Plot your next Spanish conquest on Voice Places, the source for Spanish cuisine in New York. Professional and user reviews put the city‚Äôs paella in perspective, and our comprehensive restaurant listings give you the information you need to pick a dining destination.
This stately Tribeca culinary landmark seems much older than its three years, and the food has maintained its high quality since the restaurants inception; but nowadays one is... More »
There are many shareable pleasures to be found on the extensive menu of Basque tapas. There are three main categories: Basque canapes (pintxos), cold items (hotzak), and hot... More »
The 15-item menu of small plates touches on the tropes of molecular gastronomy. Three or four make a meal. There's an egg cooked at 147 degrees (the... More »
If you are tired of the same old tapas, head to Boqueria, which is one of the best tapas bars in town. You could go no further than the cheese-and-sausage bar in the window and... More »
Daniel Boulud's sixth restaurant in NYC is the first to fully explore Mediterranean-rim cooking, which includes--first and foremost--a selection of Provencal... More »
Entering the dining room is like passing through a wormhole into an alternate universe, and the skylight extends the science fiction feel. Paella comes in several... More »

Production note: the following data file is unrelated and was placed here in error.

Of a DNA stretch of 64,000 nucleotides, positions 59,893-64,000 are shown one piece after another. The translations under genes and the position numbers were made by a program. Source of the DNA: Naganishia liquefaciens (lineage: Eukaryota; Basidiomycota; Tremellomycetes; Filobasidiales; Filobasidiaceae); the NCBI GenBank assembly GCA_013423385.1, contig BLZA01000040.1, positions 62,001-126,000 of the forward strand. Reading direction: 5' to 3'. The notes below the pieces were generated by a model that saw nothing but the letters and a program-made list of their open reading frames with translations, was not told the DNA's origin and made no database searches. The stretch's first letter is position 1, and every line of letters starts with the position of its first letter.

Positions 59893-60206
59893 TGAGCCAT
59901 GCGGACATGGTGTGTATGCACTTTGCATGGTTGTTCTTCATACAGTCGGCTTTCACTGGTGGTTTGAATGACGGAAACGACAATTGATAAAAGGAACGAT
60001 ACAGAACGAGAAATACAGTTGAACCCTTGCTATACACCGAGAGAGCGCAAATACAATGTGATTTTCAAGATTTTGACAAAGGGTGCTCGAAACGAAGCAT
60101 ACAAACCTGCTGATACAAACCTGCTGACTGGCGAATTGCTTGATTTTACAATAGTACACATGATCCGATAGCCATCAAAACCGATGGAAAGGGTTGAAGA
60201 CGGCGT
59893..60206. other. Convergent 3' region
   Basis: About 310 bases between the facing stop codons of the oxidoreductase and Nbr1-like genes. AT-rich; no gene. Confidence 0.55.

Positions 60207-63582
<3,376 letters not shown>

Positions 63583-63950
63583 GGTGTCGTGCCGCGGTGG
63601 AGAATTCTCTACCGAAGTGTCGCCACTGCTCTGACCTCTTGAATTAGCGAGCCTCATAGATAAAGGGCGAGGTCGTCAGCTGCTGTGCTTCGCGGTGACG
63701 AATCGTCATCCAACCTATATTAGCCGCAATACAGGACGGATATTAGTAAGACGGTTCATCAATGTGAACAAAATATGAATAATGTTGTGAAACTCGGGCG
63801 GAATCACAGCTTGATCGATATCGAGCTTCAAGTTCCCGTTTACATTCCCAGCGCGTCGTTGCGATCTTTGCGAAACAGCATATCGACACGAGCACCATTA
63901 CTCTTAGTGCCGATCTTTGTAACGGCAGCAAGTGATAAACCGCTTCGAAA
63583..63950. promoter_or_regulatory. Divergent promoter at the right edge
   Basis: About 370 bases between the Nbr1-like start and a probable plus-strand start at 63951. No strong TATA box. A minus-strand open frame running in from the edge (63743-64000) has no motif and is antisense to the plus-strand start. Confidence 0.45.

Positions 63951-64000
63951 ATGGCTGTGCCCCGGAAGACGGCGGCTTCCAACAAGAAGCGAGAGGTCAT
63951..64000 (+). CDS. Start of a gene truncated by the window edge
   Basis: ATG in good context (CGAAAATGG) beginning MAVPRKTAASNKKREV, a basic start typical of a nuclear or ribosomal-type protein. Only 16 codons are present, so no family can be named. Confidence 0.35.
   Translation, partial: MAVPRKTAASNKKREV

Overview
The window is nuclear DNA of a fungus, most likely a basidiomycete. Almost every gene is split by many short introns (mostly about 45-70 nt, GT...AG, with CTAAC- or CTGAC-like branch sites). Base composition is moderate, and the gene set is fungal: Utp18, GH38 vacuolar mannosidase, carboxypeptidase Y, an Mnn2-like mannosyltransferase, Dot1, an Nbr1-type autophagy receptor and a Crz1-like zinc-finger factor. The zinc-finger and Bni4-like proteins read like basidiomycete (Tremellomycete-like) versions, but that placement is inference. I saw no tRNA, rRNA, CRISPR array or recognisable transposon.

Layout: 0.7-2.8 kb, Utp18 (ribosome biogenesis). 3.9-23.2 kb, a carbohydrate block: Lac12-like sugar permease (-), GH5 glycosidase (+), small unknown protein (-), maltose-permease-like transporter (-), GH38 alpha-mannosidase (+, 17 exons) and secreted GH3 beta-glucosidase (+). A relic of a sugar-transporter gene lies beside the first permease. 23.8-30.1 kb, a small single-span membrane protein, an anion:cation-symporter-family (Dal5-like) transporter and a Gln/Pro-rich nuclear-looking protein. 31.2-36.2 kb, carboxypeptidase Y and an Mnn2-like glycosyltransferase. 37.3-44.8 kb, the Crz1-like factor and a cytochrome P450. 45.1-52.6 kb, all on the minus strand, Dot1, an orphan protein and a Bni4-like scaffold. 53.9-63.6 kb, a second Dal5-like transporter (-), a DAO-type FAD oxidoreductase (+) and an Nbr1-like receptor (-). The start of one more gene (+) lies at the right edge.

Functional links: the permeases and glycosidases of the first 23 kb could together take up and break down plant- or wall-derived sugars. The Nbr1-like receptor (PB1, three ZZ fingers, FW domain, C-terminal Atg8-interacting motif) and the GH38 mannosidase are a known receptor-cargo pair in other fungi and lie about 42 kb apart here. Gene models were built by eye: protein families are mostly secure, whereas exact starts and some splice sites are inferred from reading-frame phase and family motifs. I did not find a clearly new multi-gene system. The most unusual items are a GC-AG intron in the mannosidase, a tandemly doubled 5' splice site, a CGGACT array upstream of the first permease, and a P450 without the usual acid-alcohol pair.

Welcome to the Monkey House! The seating may be cramped, the volume deafening, and the dishes tiny, but the food totally rocks at this new age tapas bar, including octopi the... More »
This Williamsburg staple has been serving up contemporary American cuisine since 2004. The restaurant has a classic bistro feel with rich wood accents, tile... More »
Chelsea's beloved tapas spot El Cid crams in the throngs nightlyathey come for some of the city's most authentic tapas and strongest sangria. Grab a spot at the 10-seater bar if... More »
Claiming to be the oldest Spanish restaurant in New York, Chelsea‚??s La Nacional ‚?" founded in 1868 ‚?" has certainly been doing tapas longer than most other places in the... More »
You've been let down by big, gaudy pans of paella—symmetries of overcooked seafood and meat. The rice is too wet, ridiculously yellow, and always tastes of faint and watery disappointment.
But pick yourself up and head to Cata, a pretty new tapas bar on Bowery. The paella there is made with care, cooked in an extremely thin layer that clings to the wide metal pan. It doesn't...
There was a time in Spain when pork was the law. The Spanish Inquisition ramped up in the 1400s to brutally enforce a Christian culture. So while Spain's Jewish and Muslim communities did not eat pork, they began cooking it as an angry gesture of assimilation, a fat middle finger to the Grand Inquisitor, who inspected even their kitchens for signs of deviance. With time, the gesture became a...
Five years ago, news that a protégé of Spanish chef Ferran Adrià—the guru of molecular gastronomy—was coming to NYC would have turned out hordes of diners obsessed with foam, fog, and other fantastic transformations of familiar foods by color, shape, and texture.
Now, not so much.
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